Students are allowed to work together on all aspects of this class. However, for the homework assignments, each student must submit his or her own write up, clearly stating the collaborators. Your submission must be your own. When in doubt, contact the instructors about whether a potential action would be considered plagiarism. If you discuss material with anyone besides the class staff, acknowledge your collaborators in your write-up. If you obtain a key insight with help (e.g., through library work or a friend), acknowledge your source and write up the summary on your own. It is the student's responsibility to remove any possibility of someone else's work from being misconstrued as the student's. Never misrepresent someone else's work as your own. It must be absolutely clear what material is your original work. Plagiarism and other anti-intellectual behavior will be dealt with severely. Note that facilitation of plagiarism (giving your work to someone else) is also considered to be plagiarism, and will carry the same repercussions.
Students are encouraged to use the Internet, literature, and other publicly-available resources, except the homework solutions and test (including quizzes, midterms, finals, and other exams) solutions, from past terms' versions of this course and other academic courses, whether at UMass and at other institutions. To reiterate, the students are not allowed to view and use past homework and test solutions, unless explicitly distributed by the COMPCSI 520 staff as study material.
Whenever students use Internet, literature, and other publicly-available resources, they must clearly reference the materials in their write ups, attributing proper credit. This cannot be emphasized enough: attribute proper credit to your sources. Failure to do so will result in a zero grade for the assignment and possibly a failing grade for the class, at the instructor's discretion. Copying directly from resources is not permitted, unless the copying is clearly identified as a quote from a source. Most use of references should be written in the words of the student, placing the related work in proper context and describing the relevant comparison.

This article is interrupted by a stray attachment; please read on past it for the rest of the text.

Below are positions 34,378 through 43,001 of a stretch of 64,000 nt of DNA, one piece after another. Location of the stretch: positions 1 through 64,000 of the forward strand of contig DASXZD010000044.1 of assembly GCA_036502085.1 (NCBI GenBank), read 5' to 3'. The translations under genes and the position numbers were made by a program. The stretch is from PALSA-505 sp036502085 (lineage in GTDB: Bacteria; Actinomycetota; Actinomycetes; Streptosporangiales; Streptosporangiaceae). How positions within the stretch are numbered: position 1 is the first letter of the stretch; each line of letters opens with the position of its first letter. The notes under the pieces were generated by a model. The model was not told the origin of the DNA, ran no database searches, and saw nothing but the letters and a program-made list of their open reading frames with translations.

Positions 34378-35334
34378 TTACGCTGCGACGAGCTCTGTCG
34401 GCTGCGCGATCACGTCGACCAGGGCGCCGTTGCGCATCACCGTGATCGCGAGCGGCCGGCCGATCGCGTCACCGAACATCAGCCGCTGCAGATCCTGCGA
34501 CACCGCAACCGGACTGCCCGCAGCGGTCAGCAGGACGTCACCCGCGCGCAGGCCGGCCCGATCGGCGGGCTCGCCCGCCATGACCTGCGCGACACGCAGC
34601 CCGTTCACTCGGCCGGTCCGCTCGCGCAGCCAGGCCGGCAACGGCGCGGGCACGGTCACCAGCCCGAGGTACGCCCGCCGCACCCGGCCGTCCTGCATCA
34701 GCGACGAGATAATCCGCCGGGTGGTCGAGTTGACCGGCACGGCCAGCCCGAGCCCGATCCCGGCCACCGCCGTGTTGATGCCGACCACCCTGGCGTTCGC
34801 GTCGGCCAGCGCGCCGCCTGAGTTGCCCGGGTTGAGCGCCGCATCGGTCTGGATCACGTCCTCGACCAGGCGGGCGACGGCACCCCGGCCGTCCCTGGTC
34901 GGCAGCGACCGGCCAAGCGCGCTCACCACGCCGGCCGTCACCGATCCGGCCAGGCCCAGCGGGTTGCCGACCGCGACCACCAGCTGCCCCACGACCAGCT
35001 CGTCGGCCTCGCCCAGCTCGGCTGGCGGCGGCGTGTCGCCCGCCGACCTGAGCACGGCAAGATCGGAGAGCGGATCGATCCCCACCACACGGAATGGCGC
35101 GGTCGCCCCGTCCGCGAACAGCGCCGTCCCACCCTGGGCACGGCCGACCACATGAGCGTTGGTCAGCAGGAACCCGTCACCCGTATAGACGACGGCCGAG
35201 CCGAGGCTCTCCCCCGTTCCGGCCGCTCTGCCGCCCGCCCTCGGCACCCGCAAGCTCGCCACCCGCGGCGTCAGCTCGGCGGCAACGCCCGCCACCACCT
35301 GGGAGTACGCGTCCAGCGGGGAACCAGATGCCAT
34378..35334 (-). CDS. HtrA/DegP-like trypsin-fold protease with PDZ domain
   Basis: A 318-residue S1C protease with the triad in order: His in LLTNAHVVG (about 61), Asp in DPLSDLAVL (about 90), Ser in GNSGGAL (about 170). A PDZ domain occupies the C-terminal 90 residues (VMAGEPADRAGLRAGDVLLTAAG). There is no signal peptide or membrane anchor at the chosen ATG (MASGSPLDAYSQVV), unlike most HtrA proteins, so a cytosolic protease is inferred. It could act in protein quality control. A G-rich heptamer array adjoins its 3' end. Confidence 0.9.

The students should familiarize themselves with the UMass Academic Honesty Policy and Guidelines for Classroom Civility and Respect. These policies and guidelines apply to this class.
Students who violate University standards of academic integrity are subject to disciplinary sanctions, including failure in the course and suspension from the university. Since dishonesty in any form harms the individual, other students, and the university, policies on academic integrity have been and will be strictly enforced.
The following text books provide a more comprehensive discussion of the topics addressed in this class. Note that these text books are not a requirement for this class.
Students should have taken an intermediate course in software engineering and have built, in a team, a software system of roughly 10,000 lines of code or more. Students are expected to be familiar with an object oriented programming language, such as Java or C++. The ability to use linux and download and use off-the-shelf tools are expected.
Various materials used in this course have greatly benefited from materials developed by Rene Just, Michael Ernst, David Notkin, Alex Orso, and Lee Osterweil. Thank you.